It’s been a hot topic of conversation and mirrors the Jayson Werth situation of a year ago. Will Jimmy Rollins return to the Phillies next season and into the future? He plainly stated that he wants a five-year contract, but that the Phillies are clearly first on his list of teams to play for. However, he is not limiting himself to just the Phillies and is not afraid to leave.
So, we asked all of our writers to chime in on this subject.
Q: Will Jimmy Rollins be a Phillie in 2012?
Pat Gallen: Can I cop out and say I really don’t know? Last year, Jayson Werth was not coming back and I think most people knew that. But both sides in this negotiation are in their own predicaments. The Phillies need a shortstop and have backed themselves into a corner because there are not many available. Jimmy is saying he wants five years, but has been prone to injury lately and may be pushing too hard for something he can’t get from many teams.
If you’re putting a gun to my head, and I’d rather you not, I’m leaning toward Jimmy coming back. But I give it a 55% chance. A guesstimate on a contract (wherever he goes) would be three years with an option for a fourth year that would be reached by incentives for about $38 million. Just don’t see anyone going five for J-Roll.
Amanda Orr: Yes. I think he will settle for less to stay in Philly. He says he wants 5 years, but that is smart of him. He wants the offers to say five years, but I think if he gets a reasonable offer to stay, he will take it. Plus, I can’t see Amaro not trying to re-sign him. He won’t let him go easily.
The only other teams I can see really trying to get Rollins are Boston and San Francisco. Boston hasn’t really had a big name shortstop in a while, and they would be a team to throw out the money. Being from the West Coast, a contract from San Fran could be tempting for JRoll.
Jon Nisula: No. Ruben Amaro Jr is in a tough spot. He wants to re-sign Rollins, just like most Phillies fans and certainly the Phillies players and coaches do. However, Rollins will most certainly demand fairly big contract over–as he said in his press conference–five years.
That’s where the difficulty comes in. There is no one out there that is as good, or even as young as Rollins, unless Amaro decides goes after Jose Reyes. So if Amaro doesn’t want to commit the money and years–which he shouldn’t–to an aging Rollins, he’s stuck with a sub-par player occupying short stop for the foreseeable future.
That’s why I think Jimmy will play elsewhere in 2012. I don’t think Amaro will make the same mistake as he did with Ryan Howard–awarding a long contract to an aging and declining player. Of course we would miss Jimmy like we missed Brian Dawkins when he signed a contract with the Broncos, but in the end it’s a business. And going by what Rollins said in his press conference, he will demand a contract that Amaro probably doesn’t want to give him.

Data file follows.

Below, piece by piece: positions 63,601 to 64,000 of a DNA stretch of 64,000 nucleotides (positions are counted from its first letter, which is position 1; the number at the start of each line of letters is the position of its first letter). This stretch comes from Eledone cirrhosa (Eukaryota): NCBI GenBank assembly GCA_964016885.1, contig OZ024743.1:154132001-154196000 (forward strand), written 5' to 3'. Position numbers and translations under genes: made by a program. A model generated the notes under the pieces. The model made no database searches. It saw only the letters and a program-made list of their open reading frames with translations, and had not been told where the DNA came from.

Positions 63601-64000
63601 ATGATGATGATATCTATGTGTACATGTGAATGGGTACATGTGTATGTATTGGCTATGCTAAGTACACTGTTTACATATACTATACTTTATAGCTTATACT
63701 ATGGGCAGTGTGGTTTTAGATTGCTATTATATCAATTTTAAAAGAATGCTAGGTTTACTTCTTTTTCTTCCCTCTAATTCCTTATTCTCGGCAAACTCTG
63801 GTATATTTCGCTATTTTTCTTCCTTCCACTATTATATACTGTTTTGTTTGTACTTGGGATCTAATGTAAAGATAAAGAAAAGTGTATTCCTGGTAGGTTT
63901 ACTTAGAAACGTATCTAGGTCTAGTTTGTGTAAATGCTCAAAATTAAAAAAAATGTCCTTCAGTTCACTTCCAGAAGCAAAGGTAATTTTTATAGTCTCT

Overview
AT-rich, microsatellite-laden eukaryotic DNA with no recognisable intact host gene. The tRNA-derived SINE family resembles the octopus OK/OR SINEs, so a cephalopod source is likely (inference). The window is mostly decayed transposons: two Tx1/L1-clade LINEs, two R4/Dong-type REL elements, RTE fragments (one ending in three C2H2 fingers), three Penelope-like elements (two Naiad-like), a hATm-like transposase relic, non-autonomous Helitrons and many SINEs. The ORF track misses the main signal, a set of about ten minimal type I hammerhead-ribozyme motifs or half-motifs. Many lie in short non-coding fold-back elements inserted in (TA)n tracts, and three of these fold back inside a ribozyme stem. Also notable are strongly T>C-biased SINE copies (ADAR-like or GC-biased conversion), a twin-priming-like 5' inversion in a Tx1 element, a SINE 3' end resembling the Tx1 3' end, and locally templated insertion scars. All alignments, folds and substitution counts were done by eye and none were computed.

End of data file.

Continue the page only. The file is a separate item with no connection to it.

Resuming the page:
Nick Staskin: Gun to my head? Yes, I think Jimmy is back. The Phillies are in win-now mode, and aside from Jose Reyes, there aren’t any other options out there. As far as trade goes, the Phillies don’t have a lot of pieces that can bring in a shortstop that can do what Rollins can do.I’d put the likelihood of Jimmy resigning at about 80%. While he is looking for a 5-yr deal, I think a 4/$44 million deal probably gets it done. If the Phils weren’t in win now mentality, this would probably be overpaying for an aging shortstop. However, there just aren’t a lot of answers out there right now.
Michael Baumann: I think so, and I hope so. I say this not just because he’s my favorite Phillies player of all time, but because there’s really nowhere else to go. Freddy Galvis is not (and may never be) ready to play shortstop every day for a contender, and while Wilson Valdez trot out there once or twice a week to spell old legs is a perfectly acceptable state of affairs, I like him a lot more when he’s getting 250 plate appearances a year than when he’s getting 700 plate appearances a year. Besides, Exxon is six months older than Rollins anyway. Here’s a list of free agent shortstops (scroll down a little). Who on that list is at least younger or cheaper than Rollins without suffering a crippling drop in performance? No one.
If J-Roll signed an extension for two or three years, in the neighborhood of $10 million a year, I’d be thrilled, but the issue gets more complicated when he holds out for five (which he’s said he prefers). Someone will give him five years, $50 million if he hits the open market, because two-thirds of the teams in baseball have just as dire a need for a shortstop as the Phillies do. Part of the reason that giving a huge extension to Jayson Werth would have been a mistake, and that a huge extension for Ryan Howard was a mistake is that they’d be paying over-market value for an aging player whose production could, at least in part, be replaced by a cheaper option. There’s no such replacement on the horizon for Rollins, and unless someone like the Giants comes up with an absurd offer (say, 6 years, $75 million), the Phillies would be wise to bite the bullet and re-sign Rollins. Odds of J-Roll’s return: 70 percent.
Corey Seidman: Yes. I’d put it at 75%. I see the process working out like this: Phillies offer Rollins a high-priced three-year deal which he turns down, Giants eventually up the ante and offer him four with a fifth-year option, Phillies cave and give him the same offer, and with equal offers Jimmy decides to stay put.